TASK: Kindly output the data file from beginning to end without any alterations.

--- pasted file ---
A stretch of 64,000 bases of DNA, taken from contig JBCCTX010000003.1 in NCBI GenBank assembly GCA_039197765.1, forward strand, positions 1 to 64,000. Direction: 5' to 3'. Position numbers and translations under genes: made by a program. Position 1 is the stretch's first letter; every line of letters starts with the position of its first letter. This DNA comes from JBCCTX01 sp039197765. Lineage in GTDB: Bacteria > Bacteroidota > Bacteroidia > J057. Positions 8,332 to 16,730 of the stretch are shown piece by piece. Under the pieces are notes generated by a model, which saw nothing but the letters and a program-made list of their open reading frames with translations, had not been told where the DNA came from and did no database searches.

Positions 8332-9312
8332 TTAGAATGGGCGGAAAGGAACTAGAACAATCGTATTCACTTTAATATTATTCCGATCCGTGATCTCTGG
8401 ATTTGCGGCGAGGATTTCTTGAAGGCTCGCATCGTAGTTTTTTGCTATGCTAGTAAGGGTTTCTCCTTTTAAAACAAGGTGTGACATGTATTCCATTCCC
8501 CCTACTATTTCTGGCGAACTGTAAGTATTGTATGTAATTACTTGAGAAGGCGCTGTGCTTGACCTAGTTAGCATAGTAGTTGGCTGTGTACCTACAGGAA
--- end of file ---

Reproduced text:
A stretch of 64,000 bases of DNA, taken from contig JBCCTX010000003.1 in NCBI GenBank assembly GCA_039197765.1, forward strand, positions 1 to 64,000. Direction: 5' to 3'. Position numbers and translations under genes: made by a program. Position 1 is the stretch's first letter; every line of letters starts with the position of its first letter. This DNA comes from JBCCTX01 sp039197765. Lineage in GTDB: Bacteria > Bacteroidota > Bacteroidia > J057. Positions 8,332 to 16,730 of the stretch are shown piece by piece. Under the pieces are notes generated by a model, which saw nothing but the letters and a program-made list of their open reading frames with translations, had not been told where the DNA came from and did no database searches.

Positions 8332-9312
8332 TTAGAATGGGCGGAAAGGAACTAGAACAATCGTATTCACTTTAATATTATTCCGATCCGTGATCTCTGG
8401 ATTTGCGGCGAGGATTTCTTGAAGGCTCGCATCGTAGTTTTTTGCTATGCTAGTAAGGGTTTCTCCTTTTAAAACAAGGTGTGACATGTATTCCATTCCC
8501 CCTACTATTTCTGGCGAACTGTAAGTATTGTATGTAATTACTTGAGAAGGCGCTGTGCTTGACCTAGTTAGCATAGTAGTTGGCTGTGTACCTACAGGAA